Tuesday, April 11, 2017

All I do is keep the beat and bad company

So, last week I wrote about the Ithaka S+R US Library Survey 2016 and the importance of charting a course for the future that is built upon listening to your library's various constituencies and understanding the needs and values. After reading that report and writing that post, it was interesting to read in Inside Higher Ed that Ithaka S+R is partnering with OCLC to work on a project that looks at the relationship between university success and library success.

As someone who is about to start graduate school to study higher education, I have developed a keen interest in the idea that the library plays an important role within the campus community. So I was interested to read this part of Ithaka S+R's release on the project:
"it [a discussion of the future of libraries] often proceeds without reference to the universities of which they are a part. We contend that the most important long term influence on the library is the requirement placed on it by changing patterns of research and learning. The changing patterns, in turn, are shaped by the focus of the university and the direction it is taking."
I am interested to see higher education and librarianship put into conversation in this way because I think it draws explicit lines where there may only be implicit ones.

What gave me pause is the research question at the center of the project: what happens when libraries differentiate themselves in terms of services, not collection size; are there multiple models of success?

I think this is a fair question to ask, and I am curious to see what Ithaka S+R and OCLC find. How would our libraries be different if we thought more about the services we offer our user communities instead of the number of volumes in our collection. I think that collection size does not necessarily directly correlate with value or relevance to the user community. And while our collections are important to the people who use our libraries, they are not necessarily the first or only concern. So if the decision-makers in libraries only think of their library in terms of the number of volumes it holds, they may be missing out on making important connections with user communities. And, as the release on the project points out, a change in the patterns of research and learning on a campus can significantly alter how a library presents itself in order to response to that change in patterns. That is, in some ways the library of today looks different than the library of tomorrow will.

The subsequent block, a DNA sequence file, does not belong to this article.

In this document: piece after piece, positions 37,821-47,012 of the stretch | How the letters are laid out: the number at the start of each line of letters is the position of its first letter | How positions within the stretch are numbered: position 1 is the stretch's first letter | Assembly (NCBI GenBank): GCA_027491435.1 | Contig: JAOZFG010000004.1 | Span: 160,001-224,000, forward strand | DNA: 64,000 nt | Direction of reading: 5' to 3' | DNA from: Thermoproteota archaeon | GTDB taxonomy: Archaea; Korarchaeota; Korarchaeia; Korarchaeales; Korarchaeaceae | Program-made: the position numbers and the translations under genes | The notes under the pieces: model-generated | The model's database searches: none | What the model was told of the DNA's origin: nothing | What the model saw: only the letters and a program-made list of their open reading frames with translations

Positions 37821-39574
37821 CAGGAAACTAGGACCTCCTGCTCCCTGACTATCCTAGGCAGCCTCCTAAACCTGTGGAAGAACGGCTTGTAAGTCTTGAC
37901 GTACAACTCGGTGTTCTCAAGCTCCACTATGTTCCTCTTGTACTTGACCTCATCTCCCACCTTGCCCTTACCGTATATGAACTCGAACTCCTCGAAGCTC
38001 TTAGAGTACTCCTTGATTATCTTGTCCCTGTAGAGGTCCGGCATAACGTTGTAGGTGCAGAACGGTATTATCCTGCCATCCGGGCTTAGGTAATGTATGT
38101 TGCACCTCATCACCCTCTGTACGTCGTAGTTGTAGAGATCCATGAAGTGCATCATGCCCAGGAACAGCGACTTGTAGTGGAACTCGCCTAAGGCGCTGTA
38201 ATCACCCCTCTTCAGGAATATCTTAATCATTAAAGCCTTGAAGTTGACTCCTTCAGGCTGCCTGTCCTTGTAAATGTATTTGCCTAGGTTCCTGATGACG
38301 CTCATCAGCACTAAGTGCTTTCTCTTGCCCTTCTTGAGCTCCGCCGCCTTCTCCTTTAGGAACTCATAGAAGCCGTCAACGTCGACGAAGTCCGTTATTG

But what gives me pause about this question is that it surfaces a thing that often happens in libraries. Decision-makers in library seem to frame a conversation that puts collections and services at odds. Because space in a library is finite, short of the funds to undergo a building project, a choice must be made about how space is allocated: collections or services? How many new services and spaces can we offer our user communities, one wonders, if we clear our libraries of the collections they don't seem to want to use? So we clear our our stacks, either moving things offsite or withdrawing them from our collection. And we tell a story to our users about the value of the collections we have to offer them.

The collections in our libraries are not the enemy. And creating a false choice between collections and services is not the best way for a library to become more valuable to its user communities. Decision-makers have to balance the need to have a thoughtfully curated collection and the need to offer services that are relevant to the user communities that their libraries serve. Choosing to focus their efforts mostly on building a large collection is as unhelpful as choosing to focus on building a suite of new, cool services. The strength of a library, it seems to me, is at the intersection of thoughtful services and an intentionally built collection.

So yes, let's stop thinking that our value is tied up in the size of our collections. Let's weed our collections thoughtfully and relocation our collection when we need to make space for something new. But let's also stop think of our collections as the enemy of progress within our libraries and of engagement with our users.

Stay positive,

1 comment:

Lisa Janicke Hinchliffe said...

"Collections as a service" ... rather than how much we can store. :)